711.421571 SA 29/1628

Memorandum of Conversation, by the Assistant Secretary of State (Berle)

Participants: The Canadian Minister, Mr. Loring Christie; Mr. Hickerson;2 Mr. Leland Olds;3 Mr. A. A. Berle, Jr.

The Canadian Minister came in to see me today, at my request. But between the time when we had requested his visit and his visit to us, the situation had radically changed. Our intent had been to ask him generally about the status of our still unanswered note regarding the proposed St. Lawrence waterway.4

Prior to his visit, however, the Minister had received a telegram from Prime Minister Mackenzie King requesting the Minister to deliver a personal message from the Prime Minister to the President, and to the Secretary of State. The message was, in substance, that the Prime Minister was now prepared to go forward with the negotiations regarding the St. Lawrence waterway; that he believed that he had resolved the difference between the Dominion government and the government of Ontario. He accordingly hoped we could now take up the subject. He requested that the matter would be kept strictly confidential until such time as it might be apparent whether or not an agreement could be reached.

The Minister, with some embarrassment, said that he had already delivered the message to the President and that the courtesy of the situation called for his delivering it in person to the Secretary of State; that he was accordingly telling me informally and asked whether or not he should not see the Secretary in person. I said I should be very glad to take the message informally and ask the Secretary whether he wished to have it delivered in person to him, or whether his communication to the Department through me would be [Page 334] considered as such delivery. I said I realized perfectly that the informal communication to us before seeing the Secretary was due only to the accident of the prior appointment. I was sure that the Secretary would so understand it; though the Secretary would, of course, be glad to see him on that or any other matter.

I then pointed out that the message which the Minister had just delivered in large measure answered the question we had planned to ask. The problem now appeared to be the method of carrying on the negotiations. The Minister agreed that that was so. I then asked Mr. Olds to indicate some of the considerations which were on our minds.

Mr. Olds pointed out that by reason of the outbreak of war the entire power situation had changed. Instead of being in a position to export power, certain parts of Canada would need to import from us, especially from Niagara. He had had in mind suggesting that a commission might proceed to Ottawa to discuss the changed situation and to explore the possibility of reviving negotiations about the St. Lawrence waterway and the attendant disposition of power facilities. The message from Prime Minister King had, however, made that unnecessary.

I said that we were of course ready to enter negotiations regarding the St. Lawrence waterway along the lines of the note sent to Canada more than a year ago. The only question was as to how these negotiations should be carried on. As to that, I said, I thought the wishes of the Canadian government ought to control; we should be happy to carry them on here, or if desired, we could arrange to have them carried on in Ottawa.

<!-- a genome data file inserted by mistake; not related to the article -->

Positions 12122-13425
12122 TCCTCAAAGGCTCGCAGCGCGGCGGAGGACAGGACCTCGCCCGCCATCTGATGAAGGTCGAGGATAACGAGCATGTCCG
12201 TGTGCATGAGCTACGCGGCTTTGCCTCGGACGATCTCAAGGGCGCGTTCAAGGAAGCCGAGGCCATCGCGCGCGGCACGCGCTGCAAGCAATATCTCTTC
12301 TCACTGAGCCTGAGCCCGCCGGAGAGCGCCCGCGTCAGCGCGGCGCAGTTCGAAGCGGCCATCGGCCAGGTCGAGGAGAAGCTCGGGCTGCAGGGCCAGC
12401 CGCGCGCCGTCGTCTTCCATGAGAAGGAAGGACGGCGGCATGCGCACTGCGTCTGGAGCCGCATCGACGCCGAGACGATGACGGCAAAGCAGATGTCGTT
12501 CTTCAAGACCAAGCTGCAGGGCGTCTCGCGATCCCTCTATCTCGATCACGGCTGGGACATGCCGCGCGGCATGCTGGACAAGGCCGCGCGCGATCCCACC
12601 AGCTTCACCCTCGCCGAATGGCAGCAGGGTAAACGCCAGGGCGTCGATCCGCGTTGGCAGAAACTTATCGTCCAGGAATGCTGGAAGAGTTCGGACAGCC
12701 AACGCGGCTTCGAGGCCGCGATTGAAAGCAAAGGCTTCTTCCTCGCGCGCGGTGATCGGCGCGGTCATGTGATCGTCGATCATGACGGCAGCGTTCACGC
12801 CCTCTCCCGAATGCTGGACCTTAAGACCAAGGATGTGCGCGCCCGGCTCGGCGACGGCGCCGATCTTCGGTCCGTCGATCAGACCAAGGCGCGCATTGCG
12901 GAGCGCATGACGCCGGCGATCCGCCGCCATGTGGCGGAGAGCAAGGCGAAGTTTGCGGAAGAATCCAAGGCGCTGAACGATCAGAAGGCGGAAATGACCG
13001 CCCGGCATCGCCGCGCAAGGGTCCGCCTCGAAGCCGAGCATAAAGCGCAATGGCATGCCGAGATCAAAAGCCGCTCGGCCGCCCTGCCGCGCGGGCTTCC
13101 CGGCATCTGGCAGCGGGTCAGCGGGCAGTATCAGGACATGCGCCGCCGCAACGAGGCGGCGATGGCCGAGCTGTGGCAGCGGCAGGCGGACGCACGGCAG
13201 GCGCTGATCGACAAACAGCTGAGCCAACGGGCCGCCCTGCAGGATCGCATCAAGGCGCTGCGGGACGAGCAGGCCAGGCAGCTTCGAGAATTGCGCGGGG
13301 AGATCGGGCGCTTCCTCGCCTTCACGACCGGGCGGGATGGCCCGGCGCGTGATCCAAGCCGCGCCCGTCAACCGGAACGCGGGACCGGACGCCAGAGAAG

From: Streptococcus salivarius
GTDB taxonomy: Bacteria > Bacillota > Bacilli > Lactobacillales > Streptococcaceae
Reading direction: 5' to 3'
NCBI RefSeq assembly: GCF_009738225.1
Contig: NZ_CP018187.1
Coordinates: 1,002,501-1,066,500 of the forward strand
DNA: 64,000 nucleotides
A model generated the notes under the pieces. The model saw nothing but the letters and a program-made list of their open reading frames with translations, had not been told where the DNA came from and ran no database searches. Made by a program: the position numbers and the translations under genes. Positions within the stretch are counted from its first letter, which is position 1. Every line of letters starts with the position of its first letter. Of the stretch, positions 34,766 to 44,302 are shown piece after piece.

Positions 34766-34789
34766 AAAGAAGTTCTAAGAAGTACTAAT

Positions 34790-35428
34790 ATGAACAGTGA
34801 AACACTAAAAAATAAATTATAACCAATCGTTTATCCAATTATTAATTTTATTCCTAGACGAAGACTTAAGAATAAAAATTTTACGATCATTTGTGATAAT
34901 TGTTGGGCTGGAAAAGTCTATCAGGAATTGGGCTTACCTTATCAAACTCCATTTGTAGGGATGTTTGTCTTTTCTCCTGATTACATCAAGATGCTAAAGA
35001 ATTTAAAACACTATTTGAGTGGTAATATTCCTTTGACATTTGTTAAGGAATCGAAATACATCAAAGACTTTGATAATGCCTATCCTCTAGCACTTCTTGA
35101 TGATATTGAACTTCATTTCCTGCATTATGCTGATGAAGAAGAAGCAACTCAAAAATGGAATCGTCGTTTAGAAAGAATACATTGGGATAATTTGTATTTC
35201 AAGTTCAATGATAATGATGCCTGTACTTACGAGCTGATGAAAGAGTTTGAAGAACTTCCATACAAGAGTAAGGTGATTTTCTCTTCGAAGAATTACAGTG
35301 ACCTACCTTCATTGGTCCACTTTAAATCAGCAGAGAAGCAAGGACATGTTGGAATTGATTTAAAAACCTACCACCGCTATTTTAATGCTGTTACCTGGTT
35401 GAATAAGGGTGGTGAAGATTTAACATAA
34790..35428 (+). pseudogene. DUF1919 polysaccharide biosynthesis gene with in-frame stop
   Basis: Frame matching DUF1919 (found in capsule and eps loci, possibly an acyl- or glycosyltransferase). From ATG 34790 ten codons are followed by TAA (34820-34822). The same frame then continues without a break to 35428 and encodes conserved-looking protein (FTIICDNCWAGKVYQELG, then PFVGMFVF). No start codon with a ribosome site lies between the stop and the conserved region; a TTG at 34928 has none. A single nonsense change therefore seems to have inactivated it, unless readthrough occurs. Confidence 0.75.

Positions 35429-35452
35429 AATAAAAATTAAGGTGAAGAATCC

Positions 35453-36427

The Minister observed that he had been familiar with the St. Lawrence waterway question for some twenty-five years; and with the electric power phases of it, as well; that he had spent two years in the service of the Ontario Hydro-electric Commission, and that he had been continuously interested in the matter. He would consult his government and see what they wanted. I said that in view of the fact that he was himself familiar with the problem, we should particularly welcome the Minister’s personal assistance. (It was fairly obvious that the Minister wished to be a part of the negotiations, himself). It was left that he would get into touch with his government and ascertain their views as to how best the negotiations could be carried on.

Mr. Olds then pointed out that the theory of the note we had sent to Canada and of the draft treaty contemplated taking up all questions revolving around the Great Lakes-St. Lawrence waterway and the attendant use of waters and water power. We were, he said, fully cognizant of the fact that there were problems now presented for immediate solution, arising out of the war. It was thought that we could [Page 335] work out these problems simultaneously as a part of general negotiation; and that we did not need to leave them in abeyance until the actual construction of the waterway—which in any case would take at least five years. Thus the immediate requirements of Canada for power could be taken care of by interim increases in generating capacity along the St. Lawrence; and these interim dispositions could ultimately be coordinated with the power development necessarily attendant on the building of the waterway. In other words, present use of the St. Lawrence water for additional power need not wait upon the construction of the waterway; but the work should be so handled that on the conclusion of the waterway, the added facilities now required should form a part of the general plan.

The Minister thanked us for our courtesy; and stated that he would communicate with us as soon as he had further ascertained the views of his government.

A. A. Berle, Jr.
  1. John D. Hickerson, Assistant Chief of the Division of European Affairs.
  2. Chairman of the Federal Power Commission.
  3. Note to the Canadian Minister, May 28, 1938, Foreign Relations, 1938, vol. ii, p. 180.